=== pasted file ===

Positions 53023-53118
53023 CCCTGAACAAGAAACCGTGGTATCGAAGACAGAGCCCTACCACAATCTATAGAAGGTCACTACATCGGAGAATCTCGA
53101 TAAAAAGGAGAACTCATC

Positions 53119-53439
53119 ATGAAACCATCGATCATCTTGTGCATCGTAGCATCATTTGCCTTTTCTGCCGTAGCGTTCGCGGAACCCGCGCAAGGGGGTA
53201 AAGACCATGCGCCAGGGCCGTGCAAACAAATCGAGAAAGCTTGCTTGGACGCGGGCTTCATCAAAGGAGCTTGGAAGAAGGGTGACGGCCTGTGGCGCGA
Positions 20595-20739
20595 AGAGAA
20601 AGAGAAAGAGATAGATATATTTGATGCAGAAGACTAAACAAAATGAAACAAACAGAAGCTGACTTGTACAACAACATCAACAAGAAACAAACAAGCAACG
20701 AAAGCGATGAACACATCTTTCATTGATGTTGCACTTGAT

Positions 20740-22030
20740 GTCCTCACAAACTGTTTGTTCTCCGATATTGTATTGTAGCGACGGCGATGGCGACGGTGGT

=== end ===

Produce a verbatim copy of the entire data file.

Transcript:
Positions 53023-53118
53023 CCCTGAACAAGAAACCGTGGTATCGAAGACAGAGCCCTACCACAATCTATAGAAGGTCACTACATCGGAGAATCTCGA
53101 TAAAAAGGAGAACTCATC

Positions 53119-53439
53119 ATGAAACCATCGATCATCTTGTGCATCGTAGCATCATTTGCCTTTTCTGCCGTAGCGTTCGCGGAACCCGCGCAAGGGGGTA
53201 AAGACCATGCGCCAGGGCCGTGCAAACAAATCGAGAAAGCTTGCTTGGACGCGGGCTTCATCAAAGGAGCTTGGAAGAAGGGTGACGGCCTGTGGCGCGA
Positions 20595-20739
20595 AGAGAA
20601 AGAGAAAGAGATAGATATATTTGATGCAGAAGACTAAACAAAATGAAACAAACAGAAGCTGACTTGTACAACAACATCAACAAGAAACAAACAAGCAACG
20701 AAAGCGATGAACACATCTTTCATTGATGTTGCACTTGAT

Positions 20740-22030
20740 GTCCTCACAAACTGTTTGTTCTCCGATATTGTATTGTAGCGACGGCGATGGCGACGGTGGT